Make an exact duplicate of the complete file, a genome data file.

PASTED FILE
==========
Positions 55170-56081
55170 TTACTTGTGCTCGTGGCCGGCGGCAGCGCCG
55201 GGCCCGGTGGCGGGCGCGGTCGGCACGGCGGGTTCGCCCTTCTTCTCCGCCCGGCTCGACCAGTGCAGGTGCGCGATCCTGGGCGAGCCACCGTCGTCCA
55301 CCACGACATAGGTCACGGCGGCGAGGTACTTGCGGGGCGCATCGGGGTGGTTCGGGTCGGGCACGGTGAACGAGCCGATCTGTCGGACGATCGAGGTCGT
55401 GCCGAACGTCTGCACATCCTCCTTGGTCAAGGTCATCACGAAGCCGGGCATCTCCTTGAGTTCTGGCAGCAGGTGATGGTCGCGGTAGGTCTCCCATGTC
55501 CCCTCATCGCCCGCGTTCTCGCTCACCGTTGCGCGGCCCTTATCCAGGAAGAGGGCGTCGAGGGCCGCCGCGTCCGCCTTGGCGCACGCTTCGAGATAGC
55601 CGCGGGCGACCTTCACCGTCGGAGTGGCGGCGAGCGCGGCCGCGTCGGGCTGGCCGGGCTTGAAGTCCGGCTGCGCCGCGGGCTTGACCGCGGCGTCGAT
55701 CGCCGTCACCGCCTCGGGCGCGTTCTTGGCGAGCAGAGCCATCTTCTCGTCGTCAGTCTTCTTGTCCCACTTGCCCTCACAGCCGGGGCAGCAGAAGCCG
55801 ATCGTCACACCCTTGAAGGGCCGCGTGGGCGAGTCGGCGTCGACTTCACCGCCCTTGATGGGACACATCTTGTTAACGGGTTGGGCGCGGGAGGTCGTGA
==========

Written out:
Positions 55170-56081
55170 TTACTTGTGCTCGTGGCCGGCGGCAGCGCCG
55201 GGCCCGGTGGCGGGCGCGGTCGGCACGGCGGGTTCGCCCTTCTTCTCCGCCCGGCTCGACCAGTGCAGGTGCGCGATCCTGGGCGAGCCACCGTCGTCCA
55301 CCACGACATAGGTCACGGCGGCGAGGTACTTGCGGGGCGCATCGGGGTGGTTCGGGTCGGGCACGGTGAACGAGCCGATCTGTCGGACGATCGAGGTCGT
55401 GCCGAACGTCTGCACATCCTCCTTGGTCAAGGTCATCACGAAGCCGGGCATCTCCTTGAGTTCTGGCAGCAGGTGATGGTCGCGGTAGGTCTCCCATGTC
55501 CCCTCATCGCCCGCGTTCTCGCTCACCGTTGCGCGGCCCTTATCCAGGAAGAGGGCGTCGAGGGCCGCCGCGTCCGCCTTGGCGCACGCTTCGAGATAGC
55601 CGCGGGCGACCTTCACCGTCGGAGTGGCGGCGAGCGCGGCCGCGTCGGGCTGGCCGGGCTTGAAGTCCGGCTGCGCCGCGGGCTTGACCGCGGCGTCGAT
55701 CGCCGTCACCGCCTCGGGCGCGTTCTTGGCGAGCAGAGCCATCTTCTCGTCGTCAGTCTTCTTGTCCCACTTGCCCTCACAGCCGGGGCAGCAGAAGCCG
55801 ATCGTCACACCCTTGAAGGGCCGCGTGGGCGAGTCGGCGTCGACTTCACCGCCCTTGATGGGACACATCTTGTTAACGGGTTGGGCGCGGGAGGTCGTGA